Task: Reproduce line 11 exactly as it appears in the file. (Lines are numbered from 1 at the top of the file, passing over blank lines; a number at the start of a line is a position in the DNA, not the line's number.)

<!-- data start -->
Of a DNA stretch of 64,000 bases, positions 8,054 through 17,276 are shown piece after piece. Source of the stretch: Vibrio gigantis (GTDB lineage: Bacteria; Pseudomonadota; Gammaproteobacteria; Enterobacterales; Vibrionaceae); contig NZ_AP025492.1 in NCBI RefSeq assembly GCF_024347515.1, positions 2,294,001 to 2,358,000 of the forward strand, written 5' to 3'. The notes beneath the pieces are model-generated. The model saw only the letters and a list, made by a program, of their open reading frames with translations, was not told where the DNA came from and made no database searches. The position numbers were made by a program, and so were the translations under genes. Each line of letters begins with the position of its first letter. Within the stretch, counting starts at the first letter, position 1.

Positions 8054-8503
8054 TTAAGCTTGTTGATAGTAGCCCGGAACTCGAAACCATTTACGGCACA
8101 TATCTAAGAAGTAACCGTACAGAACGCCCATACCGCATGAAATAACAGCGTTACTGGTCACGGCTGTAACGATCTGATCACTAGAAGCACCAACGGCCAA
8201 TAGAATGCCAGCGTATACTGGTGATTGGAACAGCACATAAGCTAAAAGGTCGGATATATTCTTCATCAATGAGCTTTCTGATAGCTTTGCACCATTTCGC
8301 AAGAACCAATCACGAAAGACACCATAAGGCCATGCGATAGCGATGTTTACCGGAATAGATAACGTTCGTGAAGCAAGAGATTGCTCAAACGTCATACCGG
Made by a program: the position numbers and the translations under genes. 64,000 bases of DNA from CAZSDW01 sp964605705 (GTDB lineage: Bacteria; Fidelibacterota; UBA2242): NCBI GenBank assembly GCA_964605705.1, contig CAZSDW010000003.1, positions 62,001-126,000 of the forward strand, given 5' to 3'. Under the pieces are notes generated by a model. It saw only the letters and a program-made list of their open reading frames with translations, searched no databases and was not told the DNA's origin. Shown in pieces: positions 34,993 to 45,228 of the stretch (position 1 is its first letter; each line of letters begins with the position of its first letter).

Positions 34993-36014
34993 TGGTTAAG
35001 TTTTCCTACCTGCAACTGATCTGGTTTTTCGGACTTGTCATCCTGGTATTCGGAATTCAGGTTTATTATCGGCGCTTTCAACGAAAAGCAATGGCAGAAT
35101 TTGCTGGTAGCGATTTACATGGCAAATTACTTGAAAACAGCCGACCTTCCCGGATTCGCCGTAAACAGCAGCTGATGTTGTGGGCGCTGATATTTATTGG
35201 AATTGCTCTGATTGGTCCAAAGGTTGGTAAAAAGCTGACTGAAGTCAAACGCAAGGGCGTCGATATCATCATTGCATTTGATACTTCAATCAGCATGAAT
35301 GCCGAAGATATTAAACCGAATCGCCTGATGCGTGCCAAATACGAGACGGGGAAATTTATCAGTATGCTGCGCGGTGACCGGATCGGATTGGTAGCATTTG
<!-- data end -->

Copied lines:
35101 TTGCTGGTAGCGATTTACATGGCAAATTACTTGAAAACAGCCGACCTTCCCGGATTCGCCGTAAACAGCAGCTGATGTTGTGGGCGCTGATATTTATTGG